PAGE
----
If you are the kind who thoughtlessly mouths through a jar of pickles or can not understand the idea of a hamburger without one, you may not realize how quick and easy it is to make your own pickles at home and create a range that can hold you through the next barbecue season, or keep them easy to grab for daily nibbling.
Step 1 – Choose your cucumbers
The first thing to know about pickles is that they are a pickled cucumber. Although it seems basic, the pickling process changes the taste of the vegetable so that people sometimes do not realize it. The good news is that if you know someone who owns a garden or grows one yourself, you probably have a great selection of cucumbers at your disposal. Usually during the cucumber season, gardeners are desperate to split their harvest.
Kirby cucumbers are the classic option for dill pipes because they stick to their crunchy appeal while English cucumbers come out a little softer. Persian cucumbers, with their thinner skin, are another good option.
Another important note about cucumber selection ̵
Step 2 – Prepare your cucumbers
Always wash products before preservation to remove dirt and chemicals. Cut off any bruises or stains. Actually, you can not go wrong with your choice of whole cukes, spears or sliced coins as long as you keep the dimension fairly consistent. Shape and size depend on personal preference and intended use.
Step 3 – Choose your flavors
During the pickling process, your cucumbers can have a variety of flavor profiles depending on what you mix in. For dill pipes, of course, you need dill, but typically the seasoning comes from dill seeds rather than fresh dill leaves. From there, it’s the retailer’s choice of which flavors to experiment with. Try some garlic, red pepper flakes, black or colored peppercorns, mustard seeds or celery seeds. For sweet pickles, you can also add ¼-cup of sugar. Many people also like to mix in peppers and onions.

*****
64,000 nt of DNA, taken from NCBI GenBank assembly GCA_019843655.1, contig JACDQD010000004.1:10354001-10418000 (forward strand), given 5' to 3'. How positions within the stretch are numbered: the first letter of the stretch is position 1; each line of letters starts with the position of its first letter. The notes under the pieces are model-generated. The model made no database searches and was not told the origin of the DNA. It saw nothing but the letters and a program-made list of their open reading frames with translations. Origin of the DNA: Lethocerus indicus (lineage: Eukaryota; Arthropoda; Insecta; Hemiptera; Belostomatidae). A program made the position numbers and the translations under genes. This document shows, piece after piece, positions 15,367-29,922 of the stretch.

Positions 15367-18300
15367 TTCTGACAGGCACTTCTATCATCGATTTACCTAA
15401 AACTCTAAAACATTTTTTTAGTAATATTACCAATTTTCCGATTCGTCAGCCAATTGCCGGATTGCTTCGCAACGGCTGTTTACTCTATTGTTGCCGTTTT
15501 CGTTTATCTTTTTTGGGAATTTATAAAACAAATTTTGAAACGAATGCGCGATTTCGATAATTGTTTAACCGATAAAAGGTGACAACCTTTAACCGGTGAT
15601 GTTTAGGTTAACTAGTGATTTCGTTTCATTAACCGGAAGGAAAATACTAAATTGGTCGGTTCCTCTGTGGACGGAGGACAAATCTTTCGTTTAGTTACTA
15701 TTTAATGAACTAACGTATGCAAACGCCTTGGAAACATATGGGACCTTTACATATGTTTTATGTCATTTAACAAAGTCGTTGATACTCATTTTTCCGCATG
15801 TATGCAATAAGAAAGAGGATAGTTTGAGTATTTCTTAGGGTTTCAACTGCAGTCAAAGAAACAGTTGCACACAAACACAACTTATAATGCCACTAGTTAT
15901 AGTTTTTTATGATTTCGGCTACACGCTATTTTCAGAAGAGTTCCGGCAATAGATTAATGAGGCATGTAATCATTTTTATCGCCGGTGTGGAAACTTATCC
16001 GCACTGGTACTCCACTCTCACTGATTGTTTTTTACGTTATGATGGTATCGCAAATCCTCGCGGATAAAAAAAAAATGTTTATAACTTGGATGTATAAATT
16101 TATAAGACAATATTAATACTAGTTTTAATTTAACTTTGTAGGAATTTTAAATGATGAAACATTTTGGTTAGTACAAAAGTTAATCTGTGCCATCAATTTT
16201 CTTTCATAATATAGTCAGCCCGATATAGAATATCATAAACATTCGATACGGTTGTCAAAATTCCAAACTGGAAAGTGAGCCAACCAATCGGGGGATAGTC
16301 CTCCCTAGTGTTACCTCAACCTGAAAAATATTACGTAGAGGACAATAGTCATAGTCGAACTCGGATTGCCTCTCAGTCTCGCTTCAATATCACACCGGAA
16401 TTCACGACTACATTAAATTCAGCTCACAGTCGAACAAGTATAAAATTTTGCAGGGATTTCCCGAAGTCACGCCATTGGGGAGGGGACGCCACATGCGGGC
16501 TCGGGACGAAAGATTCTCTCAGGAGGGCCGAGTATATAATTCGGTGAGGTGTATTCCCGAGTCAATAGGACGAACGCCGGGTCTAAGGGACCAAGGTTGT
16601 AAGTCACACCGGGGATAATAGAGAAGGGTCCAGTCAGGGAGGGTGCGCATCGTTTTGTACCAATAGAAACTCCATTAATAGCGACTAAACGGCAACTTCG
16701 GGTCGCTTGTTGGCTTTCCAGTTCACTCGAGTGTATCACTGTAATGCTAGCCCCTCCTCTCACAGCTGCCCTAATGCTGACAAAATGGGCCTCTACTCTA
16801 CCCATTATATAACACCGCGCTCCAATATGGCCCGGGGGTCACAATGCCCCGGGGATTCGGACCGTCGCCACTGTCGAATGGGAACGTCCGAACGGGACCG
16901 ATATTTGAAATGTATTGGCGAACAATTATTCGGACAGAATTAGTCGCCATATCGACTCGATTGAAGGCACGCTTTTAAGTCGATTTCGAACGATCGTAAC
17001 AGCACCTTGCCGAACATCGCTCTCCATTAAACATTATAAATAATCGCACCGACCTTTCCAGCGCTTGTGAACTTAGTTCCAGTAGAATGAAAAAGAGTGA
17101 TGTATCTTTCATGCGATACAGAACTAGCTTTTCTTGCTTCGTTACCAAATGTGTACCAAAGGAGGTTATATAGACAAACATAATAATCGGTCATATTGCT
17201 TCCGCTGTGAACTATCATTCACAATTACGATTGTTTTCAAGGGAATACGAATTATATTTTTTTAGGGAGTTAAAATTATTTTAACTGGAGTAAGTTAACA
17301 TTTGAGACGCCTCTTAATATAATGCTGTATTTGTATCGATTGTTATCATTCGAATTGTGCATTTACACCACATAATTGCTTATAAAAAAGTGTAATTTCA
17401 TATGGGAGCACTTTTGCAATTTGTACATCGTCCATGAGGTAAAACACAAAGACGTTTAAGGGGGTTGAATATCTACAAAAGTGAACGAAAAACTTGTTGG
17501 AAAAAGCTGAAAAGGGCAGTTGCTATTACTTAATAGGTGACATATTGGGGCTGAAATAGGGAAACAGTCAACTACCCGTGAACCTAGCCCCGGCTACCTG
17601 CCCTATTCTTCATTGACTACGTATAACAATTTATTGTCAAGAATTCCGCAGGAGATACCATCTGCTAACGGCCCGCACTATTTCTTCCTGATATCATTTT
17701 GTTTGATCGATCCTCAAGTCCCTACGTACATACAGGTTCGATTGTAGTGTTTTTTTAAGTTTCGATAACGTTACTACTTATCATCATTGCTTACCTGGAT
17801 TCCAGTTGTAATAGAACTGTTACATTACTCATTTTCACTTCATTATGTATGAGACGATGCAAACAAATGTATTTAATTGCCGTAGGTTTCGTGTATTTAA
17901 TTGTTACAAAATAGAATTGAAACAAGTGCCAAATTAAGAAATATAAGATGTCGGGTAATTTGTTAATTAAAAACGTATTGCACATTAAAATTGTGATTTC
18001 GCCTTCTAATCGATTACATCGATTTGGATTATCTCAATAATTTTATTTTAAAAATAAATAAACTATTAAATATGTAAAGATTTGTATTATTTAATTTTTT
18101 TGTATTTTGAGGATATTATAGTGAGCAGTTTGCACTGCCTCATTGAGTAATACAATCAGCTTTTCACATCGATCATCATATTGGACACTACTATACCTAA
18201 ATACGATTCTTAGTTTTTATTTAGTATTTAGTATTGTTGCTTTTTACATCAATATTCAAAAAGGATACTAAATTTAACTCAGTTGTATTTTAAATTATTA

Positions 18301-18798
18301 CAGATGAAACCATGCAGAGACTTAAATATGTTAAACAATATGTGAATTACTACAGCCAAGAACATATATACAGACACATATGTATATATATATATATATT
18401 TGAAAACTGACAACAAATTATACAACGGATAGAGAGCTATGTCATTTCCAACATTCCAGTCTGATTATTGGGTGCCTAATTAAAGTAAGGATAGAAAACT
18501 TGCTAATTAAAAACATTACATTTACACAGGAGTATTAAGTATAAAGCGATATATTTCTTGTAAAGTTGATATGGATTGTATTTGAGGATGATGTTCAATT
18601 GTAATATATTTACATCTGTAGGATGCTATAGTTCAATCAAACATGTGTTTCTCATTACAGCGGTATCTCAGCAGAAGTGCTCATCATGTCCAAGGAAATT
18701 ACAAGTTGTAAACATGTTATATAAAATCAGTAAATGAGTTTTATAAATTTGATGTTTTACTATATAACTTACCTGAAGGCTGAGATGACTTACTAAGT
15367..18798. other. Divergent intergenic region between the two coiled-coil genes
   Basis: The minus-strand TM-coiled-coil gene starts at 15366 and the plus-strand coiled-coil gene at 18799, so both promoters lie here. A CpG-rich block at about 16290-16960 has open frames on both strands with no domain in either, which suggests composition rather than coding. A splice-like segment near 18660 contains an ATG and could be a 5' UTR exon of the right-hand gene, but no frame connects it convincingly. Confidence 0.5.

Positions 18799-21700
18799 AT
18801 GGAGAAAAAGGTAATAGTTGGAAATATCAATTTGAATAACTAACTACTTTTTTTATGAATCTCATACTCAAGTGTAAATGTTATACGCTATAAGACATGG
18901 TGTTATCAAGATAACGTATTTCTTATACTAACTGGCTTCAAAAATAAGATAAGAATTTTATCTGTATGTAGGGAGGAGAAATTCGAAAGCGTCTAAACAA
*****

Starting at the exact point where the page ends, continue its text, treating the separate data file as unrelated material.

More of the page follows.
Step 4 – Make brine
You will be amazed at how easy brining is. Simply mix equal parts water with cider vinegar, rice vinegar or white wine vinegar. Each vinegar gives its own characteristics to the table. Cider vinegar is traditional and gives it the most flavor, but it also darkens pickles. White vinegar gives a sharper taste with less color. Whichever vinegar you decide on, make sure it has an acidity of 5% or higher.
Then add pickling salt aka preservative salt. For reference, one and a half kilos of cucumbers will require a cup of vinegar, a cup of water and one and a half tablespoons of salt. Put these three ingredients together with your choice of spices and sugar in a saucepan and bring to the boil before adding the cucumbers. Make more or less saline to suit the amount of pickles you want to make. Note that salting is a process so that this exact technique can be used for any other vegetables you want to pick, such as beets, carrots, cauliflower or red onions.
Step 5 – Choose your process
Pickles are ready to eat after a few days in brine, but the taste continues to improve as they marinate. The good news is that you can keep your pickles in the brine in a non-metal container refrigerated for several weeks and use them as you wish. You can also reuse your brine for the next batch.
To make your pickles shelf stable, pack them in jars with the hot brine and leave ½-inch space at the top. Avoid using metal utensils during preservation. Seal each jar tightly and process the jar in a hot water bath for five minutes. Processing pickles can make them a little softer because it boils them. For the crispiest pickles, keep them fresh, but note processed pickles provide an easy grip solution when your fresh delivery is low.
Step 6 – Store your pickles
If you have processed your pickles, choose a cool, dark, dry place for storage. Avoid excessive heat. The National Center for Home Food Preservation recommends that you use your homemade pickles within a year of preservation. Cool pickles after opening the jar.
For fresh pickles, cover the bowl or place the pickles in jars and keep the fridge at all times. Used within three weeks.